Part 189- Teenager’s Guide to the 2024 Election: Part 5

Part 189- Teenager’s Guide to the 2024 Election: Part 5

Today we begin with the 4th truth: Reverse racism is racism. Let’s get into it!

Reverse Racism

Reverse racism is defined as “situations where white people believe they negatively stereotyped or discriminated against because of their whiteness-or treated less favorably than people of color. ” More simply put, white people are saying people are being racist and prejudiced towards them, and they don’t like it.

Now, Merriam-Webster defines Britannica as “the systemic oppression of a racial group to the social, economic, and political advantage of another.” So, technically, this does fall into the category of racism. However, there are several factors that could also disprove this. But first, as always, let’s see what our candidates have to say regarding this.

Reverse Racism and Politics

Forget reverse racism even, let’s talk about racism in general. However, I have to note, I found very title information regarding this topic. The most I’ve found is from Nikki Haley, Tim Scott, and Vivek Ramaswamy, so that’s the most we’ll have to work with for today.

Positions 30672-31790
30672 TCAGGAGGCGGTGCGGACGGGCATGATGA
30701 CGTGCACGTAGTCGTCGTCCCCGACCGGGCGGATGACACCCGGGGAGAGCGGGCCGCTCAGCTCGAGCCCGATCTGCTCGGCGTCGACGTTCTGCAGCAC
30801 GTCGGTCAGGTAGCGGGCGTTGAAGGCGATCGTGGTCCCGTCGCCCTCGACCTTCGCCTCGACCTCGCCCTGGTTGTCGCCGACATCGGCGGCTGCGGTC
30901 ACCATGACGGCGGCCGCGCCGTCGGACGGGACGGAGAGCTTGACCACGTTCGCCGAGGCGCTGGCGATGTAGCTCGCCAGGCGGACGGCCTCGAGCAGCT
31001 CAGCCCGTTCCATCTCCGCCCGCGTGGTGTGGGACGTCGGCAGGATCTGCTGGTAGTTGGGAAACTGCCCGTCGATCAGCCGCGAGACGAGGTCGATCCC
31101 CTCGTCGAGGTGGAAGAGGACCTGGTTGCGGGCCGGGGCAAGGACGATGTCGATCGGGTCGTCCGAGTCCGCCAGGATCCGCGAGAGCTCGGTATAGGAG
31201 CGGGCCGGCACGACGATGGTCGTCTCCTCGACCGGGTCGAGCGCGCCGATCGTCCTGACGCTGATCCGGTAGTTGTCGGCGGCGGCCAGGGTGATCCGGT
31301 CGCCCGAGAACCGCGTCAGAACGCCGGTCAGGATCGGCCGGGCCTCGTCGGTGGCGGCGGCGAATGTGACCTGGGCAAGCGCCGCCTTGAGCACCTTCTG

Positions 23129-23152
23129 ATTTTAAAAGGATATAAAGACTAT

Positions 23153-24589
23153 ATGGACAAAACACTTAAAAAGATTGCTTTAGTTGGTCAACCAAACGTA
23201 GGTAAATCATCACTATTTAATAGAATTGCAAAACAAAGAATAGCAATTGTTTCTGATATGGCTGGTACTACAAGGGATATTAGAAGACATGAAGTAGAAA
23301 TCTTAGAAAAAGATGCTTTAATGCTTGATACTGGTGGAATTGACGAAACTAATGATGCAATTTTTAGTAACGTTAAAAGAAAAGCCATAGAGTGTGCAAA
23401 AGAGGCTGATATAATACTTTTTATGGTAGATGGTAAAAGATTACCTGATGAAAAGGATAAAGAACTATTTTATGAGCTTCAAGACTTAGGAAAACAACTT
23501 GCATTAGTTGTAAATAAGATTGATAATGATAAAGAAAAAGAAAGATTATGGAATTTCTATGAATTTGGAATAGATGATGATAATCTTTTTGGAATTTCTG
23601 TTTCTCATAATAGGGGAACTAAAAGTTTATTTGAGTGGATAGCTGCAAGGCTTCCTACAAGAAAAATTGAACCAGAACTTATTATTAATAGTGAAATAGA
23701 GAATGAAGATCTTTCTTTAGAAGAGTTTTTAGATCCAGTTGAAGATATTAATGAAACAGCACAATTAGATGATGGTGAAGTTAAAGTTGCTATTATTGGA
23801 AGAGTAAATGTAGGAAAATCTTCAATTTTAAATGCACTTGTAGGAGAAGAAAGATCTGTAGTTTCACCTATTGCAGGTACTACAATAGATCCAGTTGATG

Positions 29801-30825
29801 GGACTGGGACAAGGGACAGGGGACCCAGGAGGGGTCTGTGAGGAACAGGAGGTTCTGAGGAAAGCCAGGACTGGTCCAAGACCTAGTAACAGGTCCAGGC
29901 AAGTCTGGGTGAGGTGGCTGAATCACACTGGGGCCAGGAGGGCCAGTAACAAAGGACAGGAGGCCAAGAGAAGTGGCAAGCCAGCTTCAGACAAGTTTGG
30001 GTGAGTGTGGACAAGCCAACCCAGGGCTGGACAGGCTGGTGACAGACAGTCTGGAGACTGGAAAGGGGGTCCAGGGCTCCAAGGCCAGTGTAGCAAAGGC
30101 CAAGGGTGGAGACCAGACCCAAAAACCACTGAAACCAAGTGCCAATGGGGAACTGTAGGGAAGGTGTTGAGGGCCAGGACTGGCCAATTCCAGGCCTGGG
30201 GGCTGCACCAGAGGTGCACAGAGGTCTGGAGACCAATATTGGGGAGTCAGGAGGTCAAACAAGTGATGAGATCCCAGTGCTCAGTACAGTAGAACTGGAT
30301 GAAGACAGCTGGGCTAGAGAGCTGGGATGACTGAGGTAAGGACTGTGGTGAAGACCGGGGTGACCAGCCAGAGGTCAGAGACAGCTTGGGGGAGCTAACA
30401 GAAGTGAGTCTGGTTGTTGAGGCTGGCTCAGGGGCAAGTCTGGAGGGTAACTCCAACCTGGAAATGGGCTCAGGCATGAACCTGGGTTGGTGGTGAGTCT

These three candidates are all people of color. Vivek Ramaswamy and Nikki Haley are both South Asian- Indians more specifically- and Tim Scott is African-American. All three of them have been discussing their identities along this campaign, “trying to appeal to a voting base that is less diverse than the country as a whole.” Discussions of race and immigration are almost unavoidable, especially when it comes to hem. How can your future president or future presidential candidate make the best decisions on race and immigration in your favor when the candidates themselves have come from immigration or are of a different race? The concern is very understandable. But let’s see what they have to say.

Tim Scott believes that progress in America is palpable and can be measured in generations. He says that “family stories of discrimination and racism are relics of the past and do not reflect a form of prejudice still embedded in American society.” Nikki Haley falls along similar lines.

Vivek Ramaswamy believes himself to be a ‘non-white nationalist.’ He, unlike the others, actually agrees that America is hypocritical. But he also believes that “Americans must learn to recalibrate and get ‘comfortable with that discomfort, so we can be stronger on the other side of it.’”

My Perspective

I have some semi-strong opinions on this matter. It’s primarily due to the fact that I’m a ‘minority’ and that my lineage and people have had to suffer 89 years of colonization from the British where they were left stripped and, devoid of everything.